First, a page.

Successful business leaders have long desired to try their hands at government service. Most of them fail to even win their initial race. Such was expected to be the fate of Kevin Stitt.
But a 'midnight miracle' happened on June 26th & he edged out the sitting lieutenant governor to enter the runoff election against the favorite, OKC 4-term mayor, Mick Cornett.
Sure, Stitt put a fortune of his own family wealth into the race. But he earned that wealth by succeeding in the mortgage financing industry... again, by marketing and serving the needs of American homeowners.
Stitt is not some carpetbagger or social media celebrity. He's a son of a central Oklahoma church pastor and lives a very common Oklahoman working class narrative. He is full of a willingness to push himself to excellence. He has shown a genuine skill at communicating to a broad range of social classes, lifestyles, generations, and ethnicities.
Stitt is true to the Republican message of government reform and productivity. He believes in lean and agile agencies which can adjust to a variety of economic conditions in the state. As a master in the service industry, he expects our state agencies to be service-oriented and focused on providing assistance to the state's residents.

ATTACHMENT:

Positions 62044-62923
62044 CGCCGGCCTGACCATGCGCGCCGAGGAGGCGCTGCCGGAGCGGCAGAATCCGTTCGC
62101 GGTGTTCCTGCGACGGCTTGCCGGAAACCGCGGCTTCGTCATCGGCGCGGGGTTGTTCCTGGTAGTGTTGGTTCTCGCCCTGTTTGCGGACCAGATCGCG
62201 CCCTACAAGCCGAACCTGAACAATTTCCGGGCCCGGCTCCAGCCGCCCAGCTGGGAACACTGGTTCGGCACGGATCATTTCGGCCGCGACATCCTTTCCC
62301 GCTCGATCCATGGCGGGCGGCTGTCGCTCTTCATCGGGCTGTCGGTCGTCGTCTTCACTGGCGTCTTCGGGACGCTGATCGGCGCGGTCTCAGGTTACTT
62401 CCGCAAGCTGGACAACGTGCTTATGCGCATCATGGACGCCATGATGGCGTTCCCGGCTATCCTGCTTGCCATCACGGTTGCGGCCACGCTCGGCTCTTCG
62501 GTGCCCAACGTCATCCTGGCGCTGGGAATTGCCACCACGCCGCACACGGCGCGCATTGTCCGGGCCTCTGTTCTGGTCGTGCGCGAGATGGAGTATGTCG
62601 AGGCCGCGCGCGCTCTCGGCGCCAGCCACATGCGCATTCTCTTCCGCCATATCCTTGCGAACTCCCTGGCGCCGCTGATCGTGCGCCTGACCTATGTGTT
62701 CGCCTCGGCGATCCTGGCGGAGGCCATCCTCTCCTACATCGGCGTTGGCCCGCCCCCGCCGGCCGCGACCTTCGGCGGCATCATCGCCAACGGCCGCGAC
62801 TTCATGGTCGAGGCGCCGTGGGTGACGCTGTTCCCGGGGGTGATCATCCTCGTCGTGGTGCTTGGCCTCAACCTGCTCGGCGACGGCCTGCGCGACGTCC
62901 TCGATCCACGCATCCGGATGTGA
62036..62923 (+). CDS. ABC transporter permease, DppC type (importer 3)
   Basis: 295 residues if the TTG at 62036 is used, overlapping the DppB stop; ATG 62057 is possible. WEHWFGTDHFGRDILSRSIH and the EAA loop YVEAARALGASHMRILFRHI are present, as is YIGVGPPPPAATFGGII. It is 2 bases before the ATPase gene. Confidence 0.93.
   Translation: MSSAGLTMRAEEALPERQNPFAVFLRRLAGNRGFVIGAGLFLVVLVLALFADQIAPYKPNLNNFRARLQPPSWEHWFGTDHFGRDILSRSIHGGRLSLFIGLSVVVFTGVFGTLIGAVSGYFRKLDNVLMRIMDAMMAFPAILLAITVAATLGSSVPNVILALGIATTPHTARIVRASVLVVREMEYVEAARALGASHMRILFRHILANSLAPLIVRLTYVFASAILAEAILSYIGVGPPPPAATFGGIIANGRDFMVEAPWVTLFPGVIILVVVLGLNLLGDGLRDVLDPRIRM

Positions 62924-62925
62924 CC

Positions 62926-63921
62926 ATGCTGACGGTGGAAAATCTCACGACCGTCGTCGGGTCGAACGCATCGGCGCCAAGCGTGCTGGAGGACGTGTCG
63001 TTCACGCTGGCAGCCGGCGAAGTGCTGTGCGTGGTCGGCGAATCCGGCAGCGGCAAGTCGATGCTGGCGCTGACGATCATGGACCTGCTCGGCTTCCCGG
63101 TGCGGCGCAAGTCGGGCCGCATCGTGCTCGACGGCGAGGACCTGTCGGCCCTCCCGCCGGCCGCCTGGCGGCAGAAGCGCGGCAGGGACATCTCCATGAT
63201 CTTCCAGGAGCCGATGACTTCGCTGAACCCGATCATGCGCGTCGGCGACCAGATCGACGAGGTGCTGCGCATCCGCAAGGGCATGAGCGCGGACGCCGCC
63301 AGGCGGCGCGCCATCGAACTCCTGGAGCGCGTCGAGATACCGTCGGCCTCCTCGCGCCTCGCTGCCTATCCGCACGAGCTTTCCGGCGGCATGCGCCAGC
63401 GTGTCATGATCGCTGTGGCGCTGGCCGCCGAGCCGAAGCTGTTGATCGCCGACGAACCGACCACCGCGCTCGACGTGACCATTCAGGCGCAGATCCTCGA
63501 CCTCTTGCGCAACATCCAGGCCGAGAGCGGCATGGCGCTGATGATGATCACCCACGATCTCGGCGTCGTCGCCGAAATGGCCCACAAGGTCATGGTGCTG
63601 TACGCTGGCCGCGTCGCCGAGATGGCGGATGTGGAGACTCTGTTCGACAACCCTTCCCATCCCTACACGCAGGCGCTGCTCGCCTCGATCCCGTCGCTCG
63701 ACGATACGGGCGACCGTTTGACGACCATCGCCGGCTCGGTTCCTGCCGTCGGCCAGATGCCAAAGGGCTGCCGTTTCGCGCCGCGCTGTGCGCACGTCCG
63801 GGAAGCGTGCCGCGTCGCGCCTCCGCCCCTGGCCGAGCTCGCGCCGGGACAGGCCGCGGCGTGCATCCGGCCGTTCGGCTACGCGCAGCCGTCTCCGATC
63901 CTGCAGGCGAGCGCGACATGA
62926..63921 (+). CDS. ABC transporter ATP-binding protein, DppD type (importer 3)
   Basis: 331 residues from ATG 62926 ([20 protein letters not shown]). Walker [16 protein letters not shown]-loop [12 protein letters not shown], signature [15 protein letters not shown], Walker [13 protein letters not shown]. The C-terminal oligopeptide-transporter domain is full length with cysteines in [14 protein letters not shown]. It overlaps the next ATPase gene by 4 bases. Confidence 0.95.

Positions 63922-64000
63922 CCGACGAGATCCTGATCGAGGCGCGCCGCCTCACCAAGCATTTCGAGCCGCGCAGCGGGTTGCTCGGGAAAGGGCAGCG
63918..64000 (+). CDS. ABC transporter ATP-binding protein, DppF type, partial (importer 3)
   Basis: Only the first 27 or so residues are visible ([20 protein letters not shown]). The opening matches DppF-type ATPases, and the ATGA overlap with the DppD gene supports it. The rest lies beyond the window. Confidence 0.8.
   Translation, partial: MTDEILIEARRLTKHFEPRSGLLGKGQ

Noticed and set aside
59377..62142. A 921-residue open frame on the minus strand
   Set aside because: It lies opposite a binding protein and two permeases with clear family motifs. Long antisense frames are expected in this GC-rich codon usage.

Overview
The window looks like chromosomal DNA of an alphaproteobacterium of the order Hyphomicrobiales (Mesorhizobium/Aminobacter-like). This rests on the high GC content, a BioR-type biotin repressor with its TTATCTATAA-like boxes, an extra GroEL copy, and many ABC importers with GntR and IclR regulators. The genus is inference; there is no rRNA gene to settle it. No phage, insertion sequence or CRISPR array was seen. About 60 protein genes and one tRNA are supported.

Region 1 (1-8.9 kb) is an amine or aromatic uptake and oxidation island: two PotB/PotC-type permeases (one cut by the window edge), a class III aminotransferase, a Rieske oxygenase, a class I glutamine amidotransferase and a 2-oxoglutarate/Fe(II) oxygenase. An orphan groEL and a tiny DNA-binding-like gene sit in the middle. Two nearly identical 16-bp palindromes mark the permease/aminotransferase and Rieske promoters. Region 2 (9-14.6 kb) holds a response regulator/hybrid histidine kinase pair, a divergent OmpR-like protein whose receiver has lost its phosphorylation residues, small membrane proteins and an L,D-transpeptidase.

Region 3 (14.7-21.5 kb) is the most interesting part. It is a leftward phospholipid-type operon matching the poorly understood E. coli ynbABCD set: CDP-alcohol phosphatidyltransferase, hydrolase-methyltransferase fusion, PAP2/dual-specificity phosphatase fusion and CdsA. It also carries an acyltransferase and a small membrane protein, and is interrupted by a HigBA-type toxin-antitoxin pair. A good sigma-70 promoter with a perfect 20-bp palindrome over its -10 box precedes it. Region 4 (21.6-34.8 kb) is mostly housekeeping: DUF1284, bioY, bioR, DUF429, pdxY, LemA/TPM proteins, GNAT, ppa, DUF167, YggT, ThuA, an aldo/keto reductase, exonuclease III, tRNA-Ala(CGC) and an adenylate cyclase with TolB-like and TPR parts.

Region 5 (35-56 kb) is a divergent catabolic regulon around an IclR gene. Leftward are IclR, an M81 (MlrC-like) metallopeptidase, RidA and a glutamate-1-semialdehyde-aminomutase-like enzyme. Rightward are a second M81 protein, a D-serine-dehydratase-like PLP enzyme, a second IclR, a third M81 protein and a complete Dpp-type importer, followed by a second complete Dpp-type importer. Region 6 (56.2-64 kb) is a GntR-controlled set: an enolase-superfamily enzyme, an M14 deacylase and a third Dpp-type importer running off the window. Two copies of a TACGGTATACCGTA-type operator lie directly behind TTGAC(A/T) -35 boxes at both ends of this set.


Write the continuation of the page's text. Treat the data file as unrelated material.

Stitt is now locked in a close race against the last remaining icon of a nearly extinct species... the old Democrat machine which dominated Oklahoma's government for the last half of the 20th century. Drew Edmondson is from the family which dictated Democrat politics from Muskogee County. His dad(congressman) & his uncle(governor) controlled the old Democrats and his brother spent decades on the state's supreme court. Edmondson spent nearly 2 decades as our state's top cop, as the Attorney General for 16 years, he emboldened himself and used his office to pressure for cultural liberalism. He even inserted himself in an out-of-state lawsuit at the US Supreme Court. He actually sought to force the Boy Scouts of America to include Homosexuals in their troop leadership, by force of federal court edict.
Edmondson argued that states possess the power to tell private associations who they must include in their leadership. That precedence would have chilling repercussions for faith-based groups in Oklahoma, and Drew still insists that this should be our public policy!